The computer-like, hitting machine that glides across the court, smacking winners from everywhere and responds to the name ‘Roger Federer’ will compete in its 10th consecutive Grand Slam semifinal on Saturday… Top-ranked Federer, the personification of perfection on a tennis court, bounced No. 5 Andy Roddick 7-6 (7-5), 7-6 (7-4), 6-2 Wednesday night in the U.S. Open quarterfinals before a sold-out crowd of more than 23,000. The 26-year-old Swiss whiz, moved effortlessly throughout the two-hour match, struck the ball precisely from both sides and won every key point in the first two sets when Roddick tested him at every turn.

“I didn’t have a break point until the third set, which shows how tough it was,” Federer said. “I think we both played pretty well.”

“I think I made him play as well he could play,” said Roddick who has beaten Federer only once in 15 career matches. “I’m not walking off with any questions in my head this time. I’m not walking with my head down. I played my a—off out there.”

Federer finished with 48 winners, including 15 aces and committed only 18 unforced errors. Roddick had 42 winners, including 14 aces and committed 24 unforced errors.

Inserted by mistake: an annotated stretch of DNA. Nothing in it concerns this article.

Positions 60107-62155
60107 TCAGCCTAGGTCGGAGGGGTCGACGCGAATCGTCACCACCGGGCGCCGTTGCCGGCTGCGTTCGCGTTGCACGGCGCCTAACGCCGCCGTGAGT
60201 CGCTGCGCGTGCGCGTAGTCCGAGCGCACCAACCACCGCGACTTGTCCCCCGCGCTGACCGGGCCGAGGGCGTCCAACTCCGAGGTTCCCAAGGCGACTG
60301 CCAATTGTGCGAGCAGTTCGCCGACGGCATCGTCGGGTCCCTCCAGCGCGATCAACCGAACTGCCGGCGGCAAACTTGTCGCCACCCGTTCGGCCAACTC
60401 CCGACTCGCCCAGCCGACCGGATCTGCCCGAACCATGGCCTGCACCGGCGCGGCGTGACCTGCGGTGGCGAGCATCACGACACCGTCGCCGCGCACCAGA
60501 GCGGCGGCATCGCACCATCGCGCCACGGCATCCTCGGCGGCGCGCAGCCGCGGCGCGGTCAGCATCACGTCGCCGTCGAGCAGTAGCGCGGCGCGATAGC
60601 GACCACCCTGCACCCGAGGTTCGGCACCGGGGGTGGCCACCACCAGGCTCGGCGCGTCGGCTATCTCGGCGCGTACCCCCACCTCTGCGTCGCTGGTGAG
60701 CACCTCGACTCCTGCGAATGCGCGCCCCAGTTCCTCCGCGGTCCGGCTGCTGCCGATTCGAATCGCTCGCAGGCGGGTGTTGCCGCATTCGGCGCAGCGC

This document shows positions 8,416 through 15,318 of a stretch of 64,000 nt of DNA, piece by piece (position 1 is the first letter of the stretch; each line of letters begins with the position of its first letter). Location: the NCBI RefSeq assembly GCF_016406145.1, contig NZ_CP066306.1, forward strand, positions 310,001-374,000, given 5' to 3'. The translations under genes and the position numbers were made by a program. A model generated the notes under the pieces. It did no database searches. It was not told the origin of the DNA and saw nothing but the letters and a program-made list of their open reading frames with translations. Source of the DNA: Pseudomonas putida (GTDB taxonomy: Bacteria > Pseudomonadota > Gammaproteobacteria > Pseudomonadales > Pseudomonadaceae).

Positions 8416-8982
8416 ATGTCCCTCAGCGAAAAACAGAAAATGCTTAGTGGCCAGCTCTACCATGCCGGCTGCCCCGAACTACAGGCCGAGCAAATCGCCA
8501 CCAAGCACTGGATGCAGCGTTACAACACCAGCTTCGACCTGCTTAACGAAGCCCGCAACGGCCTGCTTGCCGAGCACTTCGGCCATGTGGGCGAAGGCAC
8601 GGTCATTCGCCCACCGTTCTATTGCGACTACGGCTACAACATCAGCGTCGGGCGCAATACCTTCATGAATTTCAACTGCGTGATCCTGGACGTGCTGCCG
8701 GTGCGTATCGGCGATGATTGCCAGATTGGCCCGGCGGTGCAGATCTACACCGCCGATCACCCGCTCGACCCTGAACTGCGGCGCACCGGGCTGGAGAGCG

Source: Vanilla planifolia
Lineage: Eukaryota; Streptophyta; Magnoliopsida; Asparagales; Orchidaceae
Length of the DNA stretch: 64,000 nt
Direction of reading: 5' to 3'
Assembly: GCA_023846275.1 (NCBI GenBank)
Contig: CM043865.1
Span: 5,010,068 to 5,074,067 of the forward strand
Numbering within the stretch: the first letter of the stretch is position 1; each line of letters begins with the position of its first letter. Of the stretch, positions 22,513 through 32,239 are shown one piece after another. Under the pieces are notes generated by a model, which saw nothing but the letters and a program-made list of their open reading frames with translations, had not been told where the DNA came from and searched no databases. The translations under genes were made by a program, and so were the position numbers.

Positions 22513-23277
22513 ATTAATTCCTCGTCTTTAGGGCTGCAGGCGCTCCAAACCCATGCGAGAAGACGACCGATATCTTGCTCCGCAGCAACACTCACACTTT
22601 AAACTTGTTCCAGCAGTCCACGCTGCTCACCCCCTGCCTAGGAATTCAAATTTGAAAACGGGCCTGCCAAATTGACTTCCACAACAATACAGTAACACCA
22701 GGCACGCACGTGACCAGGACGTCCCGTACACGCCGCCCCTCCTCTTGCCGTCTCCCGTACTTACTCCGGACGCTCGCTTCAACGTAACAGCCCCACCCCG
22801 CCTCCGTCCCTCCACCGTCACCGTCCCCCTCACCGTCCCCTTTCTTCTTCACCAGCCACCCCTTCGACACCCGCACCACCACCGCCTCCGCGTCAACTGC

“I thought the match was high level,” Federer said. “You couldn’t afford to make any mistakes. I thought it was great tennis. I didn’t think it was a piece of cake at all.”

Seeking a fourth consecutive U.S. Open and 12th Grand Slam title. Federer says that his “repertoire of shots” is a key reason why he’s tough to beat.

“I feel I can count on many things in my game to work,” he said. “If my serve doesn’t work, I know my baseline game helps me out. So if one breaks down, I’m still okay. Mentally, I’m always aware of my opponent. I never underestimate. And usually, I can play the moment very well.”

On Saturday, Federer plays Nikolay Davydenko in the semifinals. In Thursday’s quarterfinals, No. 3 Novak Djokovic faces No. 17 Carlos Moya and No. 15 David Ferrer plays No. 20 Juan Ignacio Chela.